i bought one of these kits in a brown wooden box. it was rubbish.
the rods for rifle cleaning were really thin and buckled when pushing a patch down the .243 barrel.
i have bought a parker hale yellow rod, brush and jag in .284 i can use it in 7mm and 30-06 (i also got a seperate .30 cal brush). the rod for the 243 is a thinner one the same as .22 calibres. i use a pull through in the .243 with brush and patches.
i use them together with forrest borefoam. save your money, by a sturdy one piece rod with revolving handle. and the brush and jag you need.
bless his cotton socks put me on to Forrest bore foam ! simple to use and does a ronseal ! does as it says on the tin! did I say does ! (Buck fever here) I also use a rod one piece , but its **** for carting around the field , as it always finds a way up your nose when kneeling , that is where a trusty net curtain cord comes in handy , it removes any obstructions quickly , and my trusty bore snake is cool for a quick pull through!
I also concur that the 32 piece cleaning kit in a trusty box ! is pants available on E BAY , don't be tempted, wasted money.
I do not go for cleaning much but with my new 308 thought I would try and at least make an effort to try an start right and see how long I keep it up
My question is this though I bought one of the afore mention yellow expensive rods, and a .30 cal brush. It is a real effort almost having to hammer it to push it through down the barrel from the breech end, and also the plastic coating is stripped of as it catches the breech. When you pull it back up it is quite a lot less effort.
Is this normal or do you reckon my brush is to wide
If you are almost 'hammering' the thing through that simply isn't right. As Swampy says if you rod it through holding the handle it should slide up the bore with relative ease. Yes, you will feel some resistance, but unless you are Samson after a haircut, it shouldn't actually be hard or strenuous.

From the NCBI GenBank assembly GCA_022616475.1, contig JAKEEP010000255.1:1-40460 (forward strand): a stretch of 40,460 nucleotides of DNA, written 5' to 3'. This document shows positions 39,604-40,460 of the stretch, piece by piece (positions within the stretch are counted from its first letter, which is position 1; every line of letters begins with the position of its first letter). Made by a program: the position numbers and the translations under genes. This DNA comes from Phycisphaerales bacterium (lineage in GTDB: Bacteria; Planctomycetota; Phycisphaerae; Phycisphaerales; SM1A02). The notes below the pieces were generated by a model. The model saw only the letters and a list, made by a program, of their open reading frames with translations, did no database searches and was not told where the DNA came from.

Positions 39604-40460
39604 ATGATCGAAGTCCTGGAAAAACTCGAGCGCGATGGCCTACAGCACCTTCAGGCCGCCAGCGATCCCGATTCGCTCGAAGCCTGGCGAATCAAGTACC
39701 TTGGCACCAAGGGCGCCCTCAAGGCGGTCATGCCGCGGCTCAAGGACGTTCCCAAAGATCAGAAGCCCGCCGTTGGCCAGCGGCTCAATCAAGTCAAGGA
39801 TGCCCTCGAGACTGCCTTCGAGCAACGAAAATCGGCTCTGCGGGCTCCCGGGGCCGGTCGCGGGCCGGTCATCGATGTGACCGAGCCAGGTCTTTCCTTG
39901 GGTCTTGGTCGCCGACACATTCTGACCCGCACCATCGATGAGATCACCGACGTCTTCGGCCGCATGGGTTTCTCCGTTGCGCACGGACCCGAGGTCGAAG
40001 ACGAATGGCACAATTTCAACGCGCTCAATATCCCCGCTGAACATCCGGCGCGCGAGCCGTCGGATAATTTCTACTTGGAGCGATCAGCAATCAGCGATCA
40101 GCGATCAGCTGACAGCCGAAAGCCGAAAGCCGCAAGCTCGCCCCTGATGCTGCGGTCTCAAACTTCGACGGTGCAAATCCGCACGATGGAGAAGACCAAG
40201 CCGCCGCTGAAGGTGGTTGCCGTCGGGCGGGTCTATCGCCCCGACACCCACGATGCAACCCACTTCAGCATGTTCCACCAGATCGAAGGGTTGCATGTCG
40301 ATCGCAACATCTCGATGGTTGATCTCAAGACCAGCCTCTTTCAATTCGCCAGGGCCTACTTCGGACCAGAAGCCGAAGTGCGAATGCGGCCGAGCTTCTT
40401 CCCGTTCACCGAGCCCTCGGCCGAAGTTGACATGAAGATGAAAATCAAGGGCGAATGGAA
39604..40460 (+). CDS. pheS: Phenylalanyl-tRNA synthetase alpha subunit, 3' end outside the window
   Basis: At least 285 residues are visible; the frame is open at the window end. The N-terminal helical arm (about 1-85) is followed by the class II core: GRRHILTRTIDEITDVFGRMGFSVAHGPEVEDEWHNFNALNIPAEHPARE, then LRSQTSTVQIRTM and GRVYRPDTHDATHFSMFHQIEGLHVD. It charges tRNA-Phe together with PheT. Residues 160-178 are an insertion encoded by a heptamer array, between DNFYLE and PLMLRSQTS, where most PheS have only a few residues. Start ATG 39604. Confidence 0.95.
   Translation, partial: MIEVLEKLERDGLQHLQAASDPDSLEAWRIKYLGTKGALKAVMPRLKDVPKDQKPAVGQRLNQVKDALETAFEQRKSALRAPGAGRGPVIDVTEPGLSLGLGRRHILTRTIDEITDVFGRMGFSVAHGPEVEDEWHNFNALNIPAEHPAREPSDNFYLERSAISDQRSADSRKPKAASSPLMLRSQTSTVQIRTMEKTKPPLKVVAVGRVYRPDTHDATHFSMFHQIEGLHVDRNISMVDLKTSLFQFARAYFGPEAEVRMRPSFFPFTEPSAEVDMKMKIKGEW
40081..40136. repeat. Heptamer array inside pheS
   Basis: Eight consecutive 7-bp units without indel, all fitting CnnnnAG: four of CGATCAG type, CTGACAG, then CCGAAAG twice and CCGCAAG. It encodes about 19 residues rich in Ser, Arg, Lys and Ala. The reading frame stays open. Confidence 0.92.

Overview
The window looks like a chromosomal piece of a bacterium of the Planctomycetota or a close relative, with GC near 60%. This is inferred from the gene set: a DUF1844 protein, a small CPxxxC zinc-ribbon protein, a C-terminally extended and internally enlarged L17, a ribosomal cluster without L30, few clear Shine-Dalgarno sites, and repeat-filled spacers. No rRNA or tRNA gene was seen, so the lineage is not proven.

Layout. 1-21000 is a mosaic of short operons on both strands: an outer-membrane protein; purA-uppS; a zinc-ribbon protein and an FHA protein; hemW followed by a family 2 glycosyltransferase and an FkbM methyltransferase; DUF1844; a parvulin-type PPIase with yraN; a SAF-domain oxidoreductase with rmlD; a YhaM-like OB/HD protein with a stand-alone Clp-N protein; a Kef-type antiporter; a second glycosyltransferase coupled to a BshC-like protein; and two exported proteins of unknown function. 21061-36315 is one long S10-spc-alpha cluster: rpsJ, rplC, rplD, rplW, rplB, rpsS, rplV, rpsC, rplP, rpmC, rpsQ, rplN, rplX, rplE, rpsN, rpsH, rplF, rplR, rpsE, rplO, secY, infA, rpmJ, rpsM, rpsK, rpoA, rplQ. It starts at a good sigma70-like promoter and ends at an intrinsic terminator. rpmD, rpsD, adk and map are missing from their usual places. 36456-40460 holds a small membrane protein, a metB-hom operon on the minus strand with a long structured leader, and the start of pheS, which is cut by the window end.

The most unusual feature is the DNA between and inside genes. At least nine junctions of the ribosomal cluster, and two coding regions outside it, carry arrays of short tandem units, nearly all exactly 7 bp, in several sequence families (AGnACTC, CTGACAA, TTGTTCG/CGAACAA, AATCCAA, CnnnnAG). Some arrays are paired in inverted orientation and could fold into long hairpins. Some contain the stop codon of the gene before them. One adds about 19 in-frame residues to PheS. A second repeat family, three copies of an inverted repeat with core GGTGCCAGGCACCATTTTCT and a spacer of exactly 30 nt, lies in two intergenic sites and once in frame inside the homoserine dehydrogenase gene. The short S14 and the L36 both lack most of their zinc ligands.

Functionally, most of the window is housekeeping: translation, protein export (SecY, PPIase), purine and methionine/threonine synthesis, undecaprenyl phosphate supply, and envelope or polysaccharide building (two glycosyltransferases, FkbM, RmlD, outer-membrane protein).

The purists will say that you should detach the brush after each stroke and not draw it back to the breech as that apparently can bring gunge back into the chamber & breech. A bore guide will help mitigate that problem. However it is one benefit of using a pull through - it only goes in one direction (which should be breech to muzzle!), so no crud into the chamber. The apparent downside is if you don't draw the p-t straight out the muzzle it can wear the crown with adverse effect on accuracy. However, I have never quite understood how drawing a piece of oily hemp over steel could make that much difference to the steel - unless you did it real quick about a zillion times.
Cheers guys.. Umm I reckon its a bit iffy as I really do have to bash it through litterally in fact .. I will try another brush I do have some 303 pull throughs of my dads so will see if the old mans ways are better
I have always used a boresnake on my 12 bore but never seemed very struck on the rifle ones .. are they any good?
Legal, a cheap and easy way to make a pull through is to use the plastic cable from a strimmer. Cut yourself a length of the stuff, cutting on the angle on one end to turn it into a point, well chisel shape. Tie a knot in the other end then shove the pointy end through a patch feed it through from the chamber end and then just pull it through. Ideal to keep rolled up in your pocket when you are out, just in case you have to clear the barrel. Plus it is usually bright yellow or some other garish colour and you are unlikely to lose it if you drop it.
I use bog paper on A Parker Hale rod and jag. I sheet fold double with a little bit torn of the end works well in my .308 . I dip said jag/paper in solvent and Swab out barrel. Leave to stand for a while . Swab out with solvent again and dry with clean bog paper. Bog paper is cheap always available and handy if you get caught short while cleaning your weapons.
Was thinking about investing in a carbon fibre rod any body use them?